While all five of his films to date reflect on the routine nature of most human lives, his latest two stand out for their documenting of private emotions and the impact of the last two virus-laden years: Santhoshathinte Onnam Rahasyam and Everything is Cinema (2021). Here is where he best defines a sense of claustrophobia, a quality subtly present in all his cinema. Although that reading might be inevitable when watching his films in a global pandemic.
Santhoshathinte… is a one-shot film set entirely inside a car. Maria and Jithin, a young urban couple, are on their way to the hospital because Maria suspects she is pregnant. They are unmarried, live together – perhaps because the lockdown is in place – and are not really financially or socially ready to have a baby. The entire film is one extended fight between the two – Maria expecting Jithin to care more about the situation of an unwanted pregnancy, and Jithin both trying to say the right things and wanting to wait until the results come before worrying about what to do next. Male toxicity, sexual repression, premarital sex, sexual jealousy, wokeness, male anxiety – the film packs a punch in acknowledging all of these, via the conversation between the couple, the friends who call them and via a pretentious film director (voiced by Palathara) whom Maria, a journalist, interviews over the phone. Even as it handles heavy topics, the film manages to be quite funny. Palathara’s aptitude for recognising human emotion is revealed in the equal space given to both characters’ points of view, making it impossible to fully side with either of them. And the fight gets nasty: old irrelevant things are dredged up, and you begin to understand this is a portrait of a long-term relationship. Neither party wants to be in the car having this fight, and there are many times when we, viewers and voyeurs, want to get out of the car too.
Everything is Cinema could almost be a sequel, only now the fight is between a different couple. Here Chris (played by Palathara), a filmmaker, is stuck indoors in Kolkata with his actor wife, Anitha. He is in the city to make a “continuation” of Louis Malle’s 1969 film Calcutta, but a lockdown has been announced and he cannot shoot outdoors. So Chris takes to filming his wife, supposedly without her knowledge, going about her day, cooking, texting, taking selfies for social media, speaking to family, practising yoga, applying face packs, reading. All the while he expresses his disgust with her from behind the camera, recording their constant fighting without himself appearing in the frame. This is a couple whose marriage is at the tail end of its life; being forcibly stuck together is the last straw. The situation brings out the worst in Chris. He is pretentious, filming his wife through a toxic male gaze, but at the same time accusing her of pandering to the male gaze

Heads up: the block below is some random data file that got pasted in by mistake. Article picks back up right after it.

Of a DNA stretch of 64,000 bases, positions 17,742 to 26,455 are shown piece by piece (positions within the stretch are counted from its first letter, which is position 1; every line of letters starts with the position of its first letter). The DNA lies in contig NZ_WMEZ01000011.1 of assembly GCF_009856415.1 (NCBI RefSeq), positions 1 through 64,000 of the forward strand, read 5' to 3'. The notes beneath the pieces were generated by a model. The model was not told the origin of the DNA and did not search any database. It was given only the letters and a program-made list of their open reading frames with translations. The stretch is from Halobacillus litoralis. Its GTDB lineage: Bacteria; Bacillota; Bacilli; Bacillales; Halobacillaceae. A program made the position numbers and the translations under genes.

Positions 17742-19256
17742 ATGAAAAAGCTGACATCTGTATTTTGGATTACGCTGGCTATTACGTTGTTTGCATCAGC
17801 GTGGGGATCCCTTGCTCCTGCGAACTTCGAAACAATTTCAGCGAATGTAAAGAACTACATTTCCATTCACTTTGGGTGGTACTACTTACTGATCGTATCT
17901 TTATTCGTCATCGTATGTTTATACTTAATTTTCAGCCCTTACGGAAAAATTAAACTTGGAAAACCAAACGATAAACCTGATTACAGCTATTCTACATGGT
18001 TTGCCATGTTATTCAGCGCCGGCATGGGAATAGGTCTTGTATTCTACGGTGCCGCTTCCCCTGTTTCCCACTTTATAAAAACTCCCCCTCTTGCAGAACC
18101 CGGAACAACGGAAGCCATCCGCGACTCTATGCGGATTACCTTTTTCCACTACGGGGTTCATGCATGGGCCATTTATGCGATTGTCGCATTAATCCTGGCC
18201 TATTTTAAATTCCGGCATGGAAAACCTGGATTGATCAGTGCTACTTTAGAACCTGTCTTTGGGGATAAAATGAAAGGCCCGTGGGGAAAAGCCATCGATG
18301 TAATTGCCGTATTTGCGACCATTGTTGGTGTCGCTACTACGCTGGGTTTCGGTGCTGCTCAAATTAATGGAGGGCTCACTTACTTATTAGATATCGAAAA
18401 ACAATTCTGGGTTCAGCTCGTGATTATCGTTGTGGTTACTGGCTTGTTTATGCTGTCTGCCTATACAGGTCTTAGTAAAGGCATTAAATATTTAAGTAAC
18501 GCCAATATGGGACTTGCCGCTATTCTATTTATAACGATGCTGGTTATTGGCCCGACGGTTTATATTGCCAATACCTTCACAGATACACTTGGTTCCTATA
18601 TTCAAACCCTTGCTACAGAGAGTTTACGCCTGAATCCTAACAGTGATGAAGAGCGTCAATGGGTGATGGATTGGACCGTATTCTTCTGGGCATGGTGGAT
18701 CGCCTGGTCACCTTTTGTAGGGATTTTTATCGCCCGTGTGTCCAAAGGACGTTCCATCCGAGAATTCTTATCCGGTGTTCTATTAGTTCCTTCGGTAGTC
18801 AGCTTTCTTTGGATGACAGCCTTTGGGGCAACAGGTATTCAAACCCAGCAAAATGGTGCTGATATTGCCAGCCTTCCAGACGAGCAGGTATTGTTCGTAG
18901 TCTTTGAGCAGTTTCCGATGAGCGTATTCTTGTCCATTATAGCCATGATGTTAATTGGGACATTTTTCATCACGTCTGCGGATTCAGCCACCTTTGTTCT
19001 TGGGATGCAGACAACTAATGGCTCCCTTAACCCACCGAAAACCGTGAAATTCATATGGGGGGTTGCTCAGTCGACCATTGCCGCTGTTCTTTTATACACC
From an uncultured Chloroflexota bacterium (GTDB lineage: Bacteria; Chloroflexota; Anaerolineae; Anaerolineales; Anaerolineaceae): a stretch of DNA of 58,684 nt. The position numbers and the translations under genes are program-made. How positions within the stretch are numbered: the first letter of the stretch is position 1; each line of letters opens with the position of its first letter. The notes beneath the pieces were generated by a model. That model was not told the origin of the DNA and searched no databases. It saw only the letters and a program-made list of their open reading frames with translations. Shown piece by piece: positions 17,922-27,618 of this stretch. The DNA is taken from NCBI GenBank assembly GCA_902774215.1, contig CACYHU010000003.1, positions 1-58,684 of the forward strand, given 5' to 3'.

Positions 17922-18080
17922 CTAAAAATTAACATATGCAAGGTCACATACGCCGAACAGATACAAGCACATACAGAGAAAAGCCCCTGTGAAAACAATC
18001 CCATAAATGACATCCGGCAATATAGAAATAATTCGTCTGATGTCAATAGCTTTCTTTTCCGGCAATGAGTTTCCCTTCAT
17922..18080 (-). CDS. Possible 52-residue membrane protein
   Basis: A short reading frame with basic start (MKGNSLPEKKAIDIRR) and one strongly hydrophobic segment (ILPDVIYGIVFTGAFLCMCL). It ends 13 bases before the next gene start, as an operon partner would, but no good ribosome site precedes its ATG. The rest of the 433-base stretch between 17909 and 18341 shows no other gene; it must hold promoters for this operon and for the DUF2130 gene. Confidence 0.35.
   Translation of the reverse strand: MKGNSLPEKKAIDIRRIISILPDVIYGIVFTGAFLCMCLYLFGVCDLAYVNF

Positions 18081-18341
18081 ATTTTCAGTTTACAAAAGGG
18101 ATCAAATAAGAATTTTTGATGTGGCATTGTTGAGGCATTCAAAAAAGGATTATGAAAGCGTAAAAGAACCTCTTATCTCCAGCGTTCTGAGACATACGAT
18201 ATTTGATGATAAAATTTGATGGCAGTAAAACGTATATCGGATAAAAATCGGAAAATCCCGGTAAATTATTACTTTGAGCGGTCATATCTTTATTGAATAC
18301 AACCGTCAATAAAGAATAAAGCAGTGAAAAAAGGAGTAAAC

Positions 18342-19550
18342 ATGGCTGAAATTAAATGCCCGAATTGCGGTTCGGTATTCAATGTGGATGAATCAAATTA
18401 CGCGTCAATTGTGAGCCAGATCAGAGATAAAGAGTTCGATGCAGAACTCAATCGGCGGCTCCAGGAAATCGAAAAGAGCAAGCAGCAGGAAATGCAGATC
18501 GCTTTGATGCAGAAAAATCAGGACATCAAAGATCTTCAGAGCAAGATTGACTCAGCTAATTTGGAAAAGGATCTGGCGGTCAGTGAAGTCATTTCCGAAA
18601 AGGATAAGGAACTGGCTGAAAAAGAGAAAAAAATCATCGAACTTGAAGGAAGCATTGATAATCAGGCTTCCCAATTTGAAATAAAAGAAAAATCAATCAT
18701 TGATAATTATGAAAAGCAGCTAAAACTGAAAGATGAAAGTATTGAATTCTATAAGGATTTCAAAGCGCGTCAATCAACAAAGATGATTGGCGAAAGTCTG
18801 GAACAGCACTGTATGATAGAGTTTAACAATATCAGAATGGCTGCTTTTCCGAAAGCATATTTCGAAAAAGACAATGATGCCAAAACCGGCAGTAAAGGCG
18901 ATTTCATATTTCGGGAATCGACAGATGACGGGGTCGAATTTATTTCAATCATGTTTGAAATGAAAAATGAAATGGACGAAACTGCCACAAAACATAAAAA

by using makeup, posting photos, etc. His behaviour inspires no sympathy, but one suspects Palathara’s idea was to show how Chris unravels when his plans fail, and his wife is but an easy target onto which to project his frustrations and anxieties.
Palathara insists that his films are questions, not statements. The restricted, confined, localised worlds, self-contained communities and spaces in his films serve to acknowledge our routine, prosaic lives. At the same time, he uses the male figure to examine how deeply entrenched male toxicity is in everyday life. And to explore the ways in which the pressure of societal expectations can quickly turn men violent. But Palathara does not allow his men redemption; he merely questions the repressive nature of strictly gendered everyday lives.